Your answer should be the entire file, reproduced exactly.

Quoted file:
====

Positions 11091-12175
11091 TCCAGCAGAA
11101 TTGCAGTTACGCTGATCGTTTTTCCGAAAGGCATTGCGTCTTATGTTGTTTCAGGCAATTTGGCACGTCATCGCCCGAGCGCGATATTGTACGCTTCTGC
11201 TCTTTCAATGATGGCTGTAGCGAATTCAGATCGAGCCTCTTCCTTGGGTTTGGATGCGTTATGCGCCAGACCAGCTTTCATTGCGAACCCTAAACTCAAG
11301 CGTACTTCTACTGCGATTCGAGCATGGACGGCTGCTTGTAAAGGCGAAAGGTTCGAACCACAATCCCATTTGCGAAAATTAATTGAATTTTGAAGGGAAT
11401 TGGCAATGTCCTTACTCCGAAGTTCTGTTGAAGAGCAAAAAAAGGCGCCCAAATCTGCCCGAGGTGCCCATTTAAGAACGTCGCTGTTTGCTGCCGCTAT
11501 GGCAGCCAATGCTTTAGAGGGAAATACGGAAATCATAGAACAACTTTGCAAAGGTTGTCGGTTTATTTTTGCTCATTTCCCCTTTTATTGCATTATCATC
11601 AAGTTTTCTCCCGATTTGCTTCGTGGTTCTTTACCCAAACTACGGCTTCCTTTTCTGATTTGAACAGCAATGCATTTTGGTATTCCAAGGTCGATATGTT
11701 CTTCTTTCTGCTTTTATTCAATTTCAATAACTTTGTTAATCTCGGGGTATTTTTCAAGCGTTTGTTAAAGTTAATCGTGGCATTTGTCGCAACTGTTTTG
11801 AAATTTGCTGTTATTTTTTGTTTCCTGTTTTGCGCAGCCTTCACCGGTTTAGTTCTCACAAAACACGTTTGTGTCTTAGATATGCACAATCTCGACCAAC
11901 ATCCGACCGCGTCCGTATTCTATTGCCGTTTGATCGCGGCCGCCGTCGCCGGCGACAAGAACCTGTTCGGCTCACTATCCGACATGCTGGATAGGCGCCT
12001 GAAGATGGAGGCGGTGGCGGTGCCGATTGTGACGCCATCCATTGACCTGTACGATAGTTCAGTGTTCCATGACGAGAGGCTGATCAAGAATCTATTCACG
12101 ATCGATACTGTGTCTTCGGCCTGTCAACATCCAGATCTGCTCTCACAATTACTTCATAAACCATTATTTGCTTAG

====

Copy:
Positions 11091-12175
11091 TCCAGCAGAA
11101 TTGCAGTTACGCTGATCGTTTTTCCGAAAGGCATTGCGTCTTATGTTGTTTCAGGCAATTTGGCACGTCATCGCCCGAGCGCGATATTGTACGCTTCTGC
11201 TCTTTCAATGATGGCTGTAGCGAATTCAGATCGAGCCTCTTCCTTGGGTTTGGATGCGTTATGCGCCAGACCAGCTTTCATTGCGAACCCTAAACTCAAG
11301 CGTACTTCTACTGCGATTCGAGCATGGACGGCTGCTTGTAAAGGCGAAAGGTTCGAACCACAATCCCATTTGCGAAAATTAATTGAATTTTGAAGGGAAT
11401 TGGCAATGTCCTTACTCCGAAGTTCTGTTGAAGAGCAAAAAAAGGCGCCCAAATCTGCCCGAGGTGCCCATTTAAGAACGTCGCTGTTTGCTGCCGCTAT
11501 GGCAGCCAATGCTTTAGAGGGAAATACGGAAATCATAGAACAACTTTGCAAAGGTTGTCGGTTTATTTTTGCTCATTTCCCCTTTTATTGCATTATCATC
11601 AAGTTTTCTCCCGATTTGCTTCGTGGTTCTTTACCCAAACTACGGCTTCCTTTTCTGATTTGAACAGCAATGCATTTTGGTATTCCAAGGTCGATATGTT
11701 CTTCTTTCTGCTTTTATTCAATTTCAATAACTTTGTTAATCTCGGGGTATTTTTCAAGCGTTTGTTAAAGTTAATCGTGGCATTTGTCGCAACTGTTTTG
11801 AAATTTGCTGTTATTTTTTGTTTCCTGTTTTGCGCAGCCTTCACCGGTTTAGTTCTCACAAAACACGTTTGTGTCTTAGATATGCACAATCTCGACCAAC
11901 ATCCGACCGCGTCCGTATTCTATTGCCGTTTGATCGCGGCCGCCGTCGCCGGCGACAAGAACCTGTTCGGCTCACTATCCGACATGCTGGATAGGCGCCT
12001 GAAGATGGAGGCGGTGGCGGTGCCGATTGTGACGCCATCCATTGACCTGTACGATAGTTCAGTGTTCCATGACGAGAGGCTGATCAAGAATCTATTCACG
12101 ATCGATACTGTGTCTTCGGCCTGTCAACATCCAGATCTGCTCTCACAATTACTTCATAAACCATTATTTGCTTAG